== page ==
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Re: [avr-gcc-list] Latest working versions (ATmega324p)?

From: Bernard Fouché
Subject: Re: [avr-gcc-list] Latest working versions (ATmega324p)?
Date: Fri, 25 Apr 2008 10:47:52 +0200
User-agent: Thunderbird (Windows/20080213)

Weddington, Eric wrote:
I'm currently working on a new WinAVR, with the offending patch removed, and I 
hope that this will finally clear up the problems. After I release WinAVR, and 
no one is screaming that it is causing bad code to be generated then I will 
post the patches on the WinAVR CVS.

Sorry for all the hassle.

Don't feel sorry, without people like you, Joerg, Dmitry, Anatolv, Andy and all the others involved in the avr-gcc toolchain and related tools like avrdude, we would be in a difficult situation ;)

I think that the main problem is not about a particular release of a particular package/software, but providing a central information point where someone would find all relevant information about the toolchain. In 6 month the problem with WinAvr20080411 may happen again with a newer release, and we'll be back to the beginning of this discussion.

In the meantime people may have changed of tools because, IMHO, at first glance, being sure of having the latest avr-gcc toolchain is a difficult quest:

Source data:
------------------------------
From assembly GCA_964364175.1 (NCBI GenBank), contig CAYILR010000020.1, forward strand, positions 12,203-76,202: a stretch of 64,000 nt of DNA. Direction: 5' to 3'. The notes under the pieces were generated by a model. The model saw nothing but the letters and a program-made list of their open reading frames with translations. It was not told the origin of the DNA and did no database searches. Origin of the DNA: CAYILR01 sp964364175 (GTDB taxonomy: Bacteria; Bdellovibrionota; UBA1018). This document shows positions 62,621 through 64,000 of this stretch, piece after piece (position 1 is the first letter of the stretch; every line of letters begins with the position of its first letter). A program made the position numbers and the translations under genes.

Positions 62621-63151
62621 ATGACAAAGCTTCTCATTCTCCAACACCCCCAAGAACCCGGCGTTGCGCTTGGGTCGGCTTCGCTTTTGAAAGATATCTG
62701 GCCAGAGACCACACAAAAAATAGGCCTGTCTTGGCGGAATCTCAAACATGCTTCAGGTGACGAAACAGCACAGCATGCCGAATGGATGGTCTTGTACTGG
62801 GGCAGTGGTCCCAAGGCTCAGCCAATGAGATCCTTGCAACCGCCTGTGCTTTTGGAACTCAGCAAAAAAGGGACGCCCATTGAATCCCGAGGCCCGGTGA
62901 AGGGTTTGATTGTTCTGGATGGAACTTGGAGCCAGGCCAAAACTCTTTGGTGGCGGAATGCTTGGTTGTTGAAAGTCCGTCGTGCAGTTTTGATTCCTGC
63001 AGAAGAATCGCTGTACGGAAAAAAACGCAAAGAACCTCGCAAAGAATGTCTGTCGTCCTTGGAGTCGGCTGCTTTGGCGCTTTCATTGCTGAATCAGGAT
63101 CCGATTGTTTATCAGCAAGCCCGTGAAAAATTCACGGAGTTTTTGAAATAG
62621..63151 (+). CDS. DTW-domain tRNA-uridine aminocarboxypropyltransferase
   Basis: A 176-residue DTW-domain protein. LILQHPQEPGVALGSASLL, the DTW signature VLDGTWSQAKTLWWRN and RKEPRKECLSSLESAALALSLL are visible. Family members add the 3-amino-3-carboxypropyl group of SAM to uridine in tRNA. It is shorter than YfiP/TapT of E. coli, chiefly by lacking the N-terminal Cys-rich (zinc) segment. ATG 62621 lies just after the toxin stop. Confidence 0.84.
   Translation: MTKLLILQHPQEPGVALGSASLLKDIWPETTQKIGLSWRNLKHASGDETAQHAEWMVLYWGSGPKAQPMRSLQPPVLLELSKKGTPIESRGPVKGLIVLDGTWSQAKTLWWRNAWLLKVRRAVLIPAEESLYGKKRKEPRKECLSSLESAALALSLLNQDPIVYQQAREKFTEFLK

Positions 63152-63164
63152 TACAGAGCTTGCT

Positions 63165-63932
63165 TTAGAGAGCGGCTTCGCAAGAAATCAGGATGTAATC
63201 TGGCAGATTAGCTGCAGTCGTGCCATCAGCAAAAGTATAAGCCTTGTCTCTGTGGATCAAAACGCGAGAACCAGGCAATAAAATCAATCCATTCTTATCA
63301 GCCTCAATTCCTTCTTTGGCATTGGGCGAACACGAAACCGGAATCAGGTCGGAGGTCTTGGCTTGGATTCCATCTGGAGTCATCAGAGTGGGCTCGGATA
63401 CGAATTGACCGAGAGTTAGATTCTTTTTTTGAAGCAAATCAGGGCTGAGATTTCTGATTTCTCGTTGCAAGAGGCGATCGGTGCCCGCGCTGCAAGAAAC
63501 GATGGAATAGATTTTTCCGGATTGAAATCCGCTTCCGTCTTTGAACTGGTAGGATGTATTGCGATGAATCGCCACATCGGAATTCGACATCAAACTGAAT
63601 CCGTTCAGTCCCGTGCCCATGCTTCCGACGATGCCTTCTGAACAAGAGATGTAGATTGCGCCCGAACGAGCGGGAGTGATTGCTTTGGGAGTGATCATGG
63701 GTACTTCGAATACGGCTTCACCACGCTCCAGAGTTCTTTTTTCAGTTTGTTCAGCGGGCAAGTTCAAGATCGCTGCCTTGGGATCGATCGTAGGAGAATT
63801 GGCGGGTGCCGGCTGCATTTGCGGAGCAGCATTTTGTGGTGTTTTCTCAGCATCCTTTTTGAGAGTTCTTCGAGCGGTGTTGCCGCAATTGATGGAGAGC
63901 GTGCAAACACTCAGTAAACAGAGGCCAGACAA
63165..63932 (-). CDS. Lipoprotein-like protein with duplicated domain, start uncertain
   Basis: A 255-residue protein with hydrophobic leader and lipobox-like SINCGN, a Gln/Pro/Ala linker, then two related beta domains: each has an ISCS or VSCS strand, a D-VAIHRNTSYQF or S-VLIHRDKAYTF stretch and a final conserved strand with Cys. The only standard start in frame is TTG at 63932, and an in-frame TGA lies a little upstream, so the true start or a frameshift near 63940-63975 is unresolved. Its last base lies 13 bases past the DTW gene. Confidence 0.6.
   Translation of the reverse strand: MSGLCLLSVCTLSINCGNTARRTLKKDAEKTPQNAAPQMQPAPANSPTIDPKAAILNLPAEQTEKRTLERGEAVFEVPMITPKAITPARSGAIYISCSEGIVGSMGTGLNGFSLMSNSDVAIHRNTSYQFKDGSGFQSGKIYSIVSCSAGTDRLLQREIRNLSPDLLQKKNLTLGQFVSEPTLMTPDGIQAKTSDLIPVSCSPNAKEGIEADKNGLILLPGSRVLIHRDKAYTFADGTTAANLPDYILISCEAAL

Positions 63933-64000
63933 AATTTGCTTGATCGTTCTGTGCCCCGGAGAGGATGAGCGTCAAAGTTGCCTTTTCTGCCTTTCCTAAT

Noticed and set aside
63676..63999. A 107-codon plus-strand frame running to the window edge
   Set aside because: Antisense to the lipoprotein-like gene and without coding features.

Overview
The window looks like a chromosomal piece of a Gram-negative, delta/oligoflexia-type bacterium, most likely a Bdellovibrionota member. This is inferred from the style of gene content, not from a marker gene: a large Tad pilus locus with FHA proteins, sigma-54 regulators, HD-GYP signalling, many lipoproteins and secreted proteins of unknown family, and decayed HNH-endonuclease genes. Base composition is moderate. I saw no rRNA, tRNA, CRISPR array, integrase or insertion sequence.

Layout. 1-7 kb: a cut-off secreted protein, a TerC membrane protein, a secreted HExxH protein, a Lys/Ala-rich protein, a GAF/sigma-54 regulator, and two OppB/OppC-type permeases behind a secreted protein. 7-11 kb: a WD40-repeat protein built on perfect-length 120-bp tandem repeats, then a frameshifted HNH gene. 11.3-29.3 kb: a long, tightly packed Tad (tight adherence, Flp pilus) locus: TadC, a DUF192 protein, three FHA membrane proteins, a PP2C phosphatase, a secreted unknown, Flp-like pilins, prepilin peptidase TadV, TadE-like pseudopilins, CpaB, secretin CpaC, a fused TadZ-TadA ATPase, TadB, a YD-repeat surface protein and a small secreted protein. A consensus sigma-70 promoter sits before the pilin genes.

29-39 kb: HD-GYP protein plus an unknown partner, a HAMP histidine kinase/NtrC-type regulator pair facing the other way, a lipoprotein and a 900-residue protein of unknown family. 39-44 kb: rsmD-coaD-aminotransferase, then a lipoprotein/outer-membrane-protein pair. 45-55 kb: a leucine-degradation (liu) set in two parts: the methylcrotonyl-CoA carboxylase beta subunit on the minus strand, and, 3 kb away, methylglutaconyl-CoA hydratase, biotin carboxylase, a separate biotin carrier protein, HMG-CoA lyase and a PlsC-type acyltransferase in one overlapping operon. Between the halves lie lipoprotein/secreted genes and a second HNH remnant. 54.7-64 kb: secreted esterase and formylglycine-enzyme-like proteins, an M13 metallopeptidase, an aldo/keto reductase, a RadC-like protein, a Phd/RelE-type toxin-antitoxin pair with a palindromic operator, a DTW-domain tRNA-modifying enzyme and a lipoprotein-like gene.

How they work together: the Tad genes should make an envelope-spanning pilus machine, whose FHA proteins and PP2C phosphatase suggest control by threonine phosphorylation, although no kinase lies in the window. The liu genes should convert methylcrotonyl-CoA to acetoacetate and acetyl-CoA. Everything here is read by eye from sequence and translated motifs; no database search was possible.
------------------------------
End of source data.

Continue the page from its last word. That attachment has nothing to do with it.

If one googles 'avr-gcc', the first link is to avrfreaks, and shows a 2002 release of avr-gcc. Then there are a few links to french sites (maybe because I'm placing the query to Google from France?), and a link to http://winavr.sourceforge.net/ . The latest help information there is about the 20060125 release. At that point one still can't know the required list of patches and the FSF files to get. At last there is a link to http://www.nongnu.org/avr-libc/ and the information there is confusing as I reported. Searching directly for 'WinAvr' does not help much more.

If the goal is to get people to use avr-gcc quickly and efficiently, then there should be 'somewhere' the list of files and patches used to build each release of WinAvr (since obviously it is now the best known package for the toolchain), and have all avr toolchain related websites point to that 'somewhere'. IMHO http://winavr.sourceforge.net or http://www.nongnu.org/avr-libc are good candidates to be this 'somewhere'. Having all sites pointing to that central point would also help the central site address to be in first position when googling. (The goal of being first in google ranking is not for advertisement ;) but to avoid the current information hunt about the toolchain)

I just sent an email to NutOs mailing list, because people there were having problems with WinAvr20080411 and were obviously unaware of the current situation. Now if I go to http://winavr.sourceforge.net , this release is not there anymore but at first glance there is no information why it has been removed or even that it existed and was removed because of technical problems. Again this is confusing for users.

At last if one runs Linux, MacOs or anything else or just want to be able to rebuild the toolchain from scratch for any reason (for instance because the toolchain source code is to be included in the depository of the application using the toolchain), then having this central point of information is much needed, as keeping track of what happened of what release of WinAvr and what are the known problems of a particular release.


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